S003271 M40 SINGLE DECAL HELMET. (Stahlhelm M40)

BACKGROUND: The first "modern" steel helmets were introduced by the French army in early 1915 and were shortly followed by the British army later that year. With plans on the drawing board, experimental helmets in the field, ("Gaede" helmet), and some captured French and British helmets the German Army Forces began tests for their own steel helmet at the Kummersdorf Proving Grounds in November and in the field in December 1915. An acceptable pattern was developed and approved and production began at Eisen-und Hüttenwerke, AG Thale/Harz, (Iron and Foundry Works), in the spring of 1916. These first modern M16 helmets evolved into the M18 helmets by the end of WWI. The M16 and M18 helmets remained in usage through-out the Weimar Reichswehr, (National Defence Force, Circa 1919-1933), era and on into the early years of the Third Reich until the development of the smaller, lighter M35 style helmet in June 1935. In an effort to reduced construction time and labor costs minor modifications were introduced in March 1940 resulting in the M40 helmet. The M35 had an inserted ventilation bushing positioned on each side of the helmet and a rolled bottom edge while the M40 eliminated the bushings and replaced them by stamping the ventilation eyelets directly into the helmet, although it still retained the rolled bottom edge. Further construction modifications were undertaken in August 1942 resulting in the M42 helmet. The M42 retained the stamped ventilation eyelets as found on the M40 helmets but eliminated the bottom, rolled edge. Originally regulations dictated that helmets issued to the SS were to have a black painted finish that was usually applied at unit level, by over-painting the issued, parade green painted helmets. In May 1936 the first parade green painted helmets were issued to personnel serving with LSSAH, Leibstandarte SS Adolf Hitler, (Life Regiment Adolf Hitler). By mid-1939 the earlier, black painted helmets, primarily M16's, were recalled and grey/black painted helmets were issued for wear with the black uniform while the factory, painted, parade green helmets were issued for use in the field. Eventually all SS field units were issue with the same types of helmets as the rest of the Wehrmacht, (Armed Forces), with SS decals, as mentioned above. Besides the black and black/grey painted helmets all early M35 helmets and some early M40 helmets, were originally issued with a factory applied parade green painted finish although most were later repainted using a matte field-grey paint. Regulations of January 27TH 1940 dictated that all issue helmets were to have a factory applied matte field-grey painted finish. Further regulations of March 21ST 1940 dictated that all issue helmets were to have a factory applied, rough textured, matte, slate/field-grey painted finish which remained in use for the remainder of the war with minor variations in shade/tone. Quantities of the darker, rough textured, matte, slate/field-grey paint and application instructions were also issued to personnel in the field. The Allgemeine-SS, (General-SS), the SS-VT, SS-Verfügungstruppe, (SS-Special Purpose Troops), the SS-TV, SS-Totenkopfverbände, (SS-Death’s Head Units) and eventually the Waffen-SS, (Armed-SS), were also allocated quantities of the assorted models of helmets through-out the war. Originally SS personnel didn’t utilized any helmet insignia until the first pattern runic SS helmet decals with silver runes on a black field were introduced on February 23RD 1934, but were only worn for a short time by SS-VT personnel. On August 12TH 1935 the black runic SS helmet decal on a silver shield shaped base and the NSDAP, Nationalsozialistische Deutsche Arbeiterpartei, (National Socialist German Worker’s Party), party shield decal were both introduced for wear by all SS personnel. Regulations of March 21ST 1940 dictated that the NSDAP party shield decal was to be removed from all helmets and further regulations of November 1ST 1943 abolished the SS runic decal and dictated that it was also to be removed from all helmets although the directives were not completely adhered to. Of Note: The SS runic decal underwent a minor modification sometime early in the war with the runes being somewhat less angular.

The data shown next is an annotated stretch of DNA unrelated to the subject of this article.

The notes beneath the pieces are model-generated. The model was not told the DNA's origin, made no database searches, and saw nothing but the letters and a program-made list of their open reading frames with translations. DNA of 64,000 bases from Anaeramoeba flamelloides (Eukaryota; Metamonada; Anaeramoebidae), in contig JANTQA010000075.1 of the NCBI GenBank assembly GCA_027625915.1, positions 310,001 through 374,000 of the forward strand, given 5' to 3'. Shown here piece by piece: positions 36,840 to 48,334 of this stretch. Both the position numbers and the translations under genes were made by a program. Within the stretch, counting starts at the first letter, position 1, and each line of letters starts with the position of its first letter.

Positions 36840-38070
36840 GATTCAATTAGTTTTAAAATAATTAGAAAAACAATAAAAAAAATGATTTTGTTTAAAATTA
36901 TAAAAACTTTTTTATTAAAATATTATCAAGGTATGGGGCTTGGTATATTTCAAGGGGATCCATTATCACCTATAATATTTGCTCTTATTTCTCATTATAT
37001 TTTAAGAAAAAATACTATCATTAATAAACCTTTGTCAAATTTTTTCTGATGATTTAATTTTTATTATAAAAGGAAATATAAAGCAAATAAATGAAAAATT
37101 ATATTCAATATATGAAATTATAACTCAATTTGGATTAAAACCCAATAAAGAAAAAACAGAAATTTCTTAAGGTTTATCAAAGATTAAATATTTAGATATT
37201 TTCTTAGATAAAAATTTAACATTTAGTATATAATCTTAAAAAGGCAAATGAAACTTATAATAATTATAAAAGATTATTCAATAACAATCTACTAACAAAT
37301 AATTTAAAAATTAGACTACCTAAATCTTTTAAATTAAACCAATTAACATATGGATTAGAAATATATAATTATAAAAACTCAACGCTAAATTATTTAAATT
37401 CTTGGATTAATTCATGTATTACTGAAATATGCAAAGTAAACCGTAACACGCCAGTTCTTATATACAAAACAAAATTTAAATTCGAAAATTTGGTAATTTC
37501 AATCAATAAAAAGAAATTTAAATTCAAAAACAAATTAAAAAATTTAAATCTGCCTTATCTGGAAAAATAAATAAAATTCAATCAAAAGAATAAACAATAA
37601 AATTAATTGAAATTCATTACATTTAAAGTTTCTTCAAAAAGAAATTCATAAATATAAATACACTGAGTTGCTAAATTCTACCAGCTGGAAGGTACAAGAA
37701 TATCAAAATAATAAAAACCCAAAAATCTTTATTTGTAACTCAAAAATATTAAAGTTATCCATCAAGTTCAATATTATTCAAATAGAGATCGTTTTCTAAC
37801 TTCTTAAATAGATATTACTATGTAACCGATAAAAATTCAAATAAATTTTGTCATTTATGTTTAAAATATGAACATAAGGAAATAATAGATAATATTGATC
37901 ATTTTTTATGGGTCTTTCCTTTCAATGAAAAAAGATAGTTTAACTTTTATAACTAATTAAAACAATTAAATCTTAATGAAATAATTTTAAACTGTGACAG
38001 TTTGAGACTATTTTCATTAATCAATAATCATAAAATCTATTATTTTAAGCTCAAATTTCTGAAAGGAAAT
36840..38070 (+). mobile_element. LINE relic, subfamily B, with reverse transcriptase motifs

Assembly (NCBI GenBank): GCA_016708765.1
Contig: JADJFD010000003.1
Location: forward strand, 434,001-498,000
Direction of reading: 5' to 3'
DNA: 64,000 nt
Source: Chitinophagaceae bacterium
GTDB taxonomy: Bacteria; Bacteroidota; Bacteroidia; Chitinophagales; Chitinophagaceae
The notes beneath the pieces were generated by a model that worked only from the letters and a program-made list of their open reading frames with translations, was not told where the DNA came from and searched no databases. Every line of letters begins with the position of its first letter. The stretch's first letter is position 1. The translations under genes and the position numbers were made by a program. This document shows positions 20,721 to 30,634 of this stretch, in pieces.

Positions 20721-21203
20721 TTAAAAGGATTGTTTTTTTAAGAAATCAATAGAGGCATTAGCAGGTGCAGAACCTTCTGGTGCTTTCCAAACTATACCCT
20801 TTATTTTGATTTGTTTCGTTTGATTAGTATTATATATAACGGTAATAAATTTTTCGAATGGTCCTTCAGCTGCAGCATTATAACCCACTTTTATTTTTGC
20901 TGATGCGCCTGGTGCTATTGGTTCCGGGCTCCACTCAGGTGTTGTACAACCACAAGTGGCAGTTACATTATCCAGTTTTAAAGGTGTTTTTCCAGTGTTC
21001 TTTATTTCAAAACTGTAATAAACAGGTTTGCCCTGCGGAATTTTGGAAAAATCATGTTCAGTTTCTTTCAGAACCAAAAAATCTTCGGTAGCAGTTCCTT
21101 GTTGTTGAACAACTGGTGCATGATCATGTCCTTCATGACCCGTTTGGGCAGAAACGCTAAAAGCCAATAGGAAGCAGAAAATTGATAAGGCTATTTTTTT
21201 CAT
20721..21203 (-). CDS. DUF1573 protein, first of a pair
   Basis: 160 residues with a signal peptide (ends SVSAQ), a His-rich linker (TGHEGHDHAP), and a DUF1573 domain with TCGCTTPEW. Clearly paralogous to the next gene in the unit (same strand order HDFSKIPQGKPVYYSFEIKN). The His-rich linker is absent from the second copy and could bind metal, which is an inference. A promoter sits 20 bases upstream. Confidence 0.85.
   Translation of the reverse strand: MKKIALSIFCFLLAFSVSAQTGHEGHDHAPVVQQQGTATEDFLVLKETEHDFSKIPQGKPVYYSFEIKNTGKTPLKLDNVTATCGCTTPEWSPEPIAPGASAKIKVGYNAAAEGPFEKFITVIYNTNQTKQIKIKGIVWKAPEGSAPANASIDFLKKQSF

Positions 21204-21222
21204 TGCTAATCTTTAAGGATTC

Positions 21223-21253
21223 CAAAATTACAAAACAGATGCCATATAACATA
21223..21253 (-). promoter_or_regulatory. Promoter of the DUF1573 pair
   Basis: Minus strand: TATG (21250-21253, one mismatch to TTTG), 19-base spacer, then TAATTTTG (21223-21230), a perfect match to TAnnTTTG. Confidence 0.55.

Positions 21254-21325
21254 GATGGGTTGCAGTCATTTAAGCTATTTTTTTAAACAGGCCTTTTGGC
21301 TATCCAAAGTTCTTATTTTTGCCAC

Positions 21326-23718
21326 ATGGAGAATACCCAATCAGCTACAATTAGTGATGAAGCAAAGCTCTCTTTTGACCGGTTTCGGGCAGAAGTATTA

PHYSICAL DESCRIPTION: The stamped, sheet steel construction M40 helmet retains about 85% of its original feldgrau paint. The right side of the helmet has an "SS" runic decal with black, angular runes on a silvery/white shield shaped base with a wide black bordered edging. The runic decal is retained about 80%. All three liner retaining rivets are intact. M31 liner is present, but the leather is now missing. The interior, reverse, neck guard apron has a stamped serial number "906", and the left side apron is stamped with the faint, manufacturer’s code and size "ET 64" indicating manufacture by Eisen-und Hüttenwerke, AG Thale/Harz, size 68. Complete with original chinstrap. Great untouched original SS M40!

GRADE ****                             PRICE $3,000.00

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